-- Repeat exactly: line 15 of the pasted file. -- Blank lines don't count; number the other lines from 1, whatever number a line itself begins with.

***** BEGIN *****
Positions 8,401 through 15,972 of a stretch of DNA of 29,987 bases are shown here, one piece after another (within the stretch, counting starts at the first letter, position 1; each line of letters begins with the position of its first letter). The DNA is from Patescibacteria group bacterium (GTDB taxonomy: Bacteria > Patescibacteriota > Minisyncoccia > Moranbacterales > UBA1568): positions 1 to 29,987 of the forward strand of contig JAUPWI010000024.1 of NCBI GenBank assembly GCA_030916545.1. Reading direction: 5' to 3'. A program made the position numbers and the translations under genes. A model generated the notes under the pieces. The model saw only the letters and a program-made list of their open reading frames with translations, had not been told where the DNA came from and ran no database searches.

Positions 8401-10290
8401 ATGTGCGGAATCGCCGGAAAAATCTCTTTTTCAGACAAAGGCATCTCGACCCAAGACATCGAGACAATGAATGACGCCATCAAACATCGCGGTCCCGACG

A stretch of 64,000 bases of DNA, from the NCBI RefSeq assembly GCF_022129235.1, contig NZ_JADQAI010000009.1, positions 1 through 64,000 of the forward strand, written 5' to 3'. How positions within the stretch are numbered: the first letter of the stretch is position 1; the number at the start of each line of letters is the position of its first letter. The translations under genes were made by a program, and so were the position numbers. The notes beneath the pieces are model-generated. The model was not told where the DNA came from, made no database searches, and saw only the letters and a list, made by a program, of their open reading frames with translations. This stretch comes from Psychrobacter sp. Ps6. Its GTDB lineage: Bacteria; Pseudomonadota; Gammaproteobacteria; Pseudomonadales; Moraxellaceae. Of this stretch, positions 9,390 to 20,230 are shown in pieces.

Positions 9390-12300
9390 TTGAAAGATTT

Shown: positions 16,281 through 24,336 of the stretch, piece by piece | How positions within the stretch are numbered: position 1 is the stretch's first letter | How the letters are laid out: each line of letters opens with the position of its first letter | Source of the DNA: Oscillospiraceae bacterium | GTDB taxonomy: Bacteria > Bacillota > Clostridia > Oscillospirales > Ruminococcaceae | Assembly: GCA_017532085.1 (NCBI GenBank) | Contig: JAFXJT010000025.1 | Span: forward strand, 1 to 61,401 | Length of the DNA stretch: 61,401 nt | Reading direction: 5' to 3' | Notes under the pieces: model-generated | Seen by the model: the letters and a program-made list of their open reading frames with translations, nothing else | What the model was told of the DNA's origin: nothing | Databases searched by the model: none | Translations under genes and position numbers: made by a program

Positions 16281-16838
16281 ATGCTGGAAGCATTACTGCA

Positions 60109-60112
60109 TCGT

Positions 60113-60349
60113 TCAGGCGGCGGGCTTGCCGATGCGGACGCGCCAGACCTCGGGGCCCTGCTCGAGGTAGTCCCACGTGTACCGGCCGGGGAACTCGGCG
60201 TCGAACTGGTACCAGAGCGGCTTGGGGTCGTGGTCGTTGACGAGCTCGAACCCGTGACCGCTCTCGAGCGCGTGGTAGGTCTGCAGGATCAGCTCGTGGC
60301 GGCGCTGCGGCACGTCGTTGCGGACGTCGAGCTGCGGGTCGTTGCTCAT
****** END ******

60301 GGCGCTGCGGCACGTCGTTGCGGACGTCGAGCTGCGGGTCGTTGCTCAT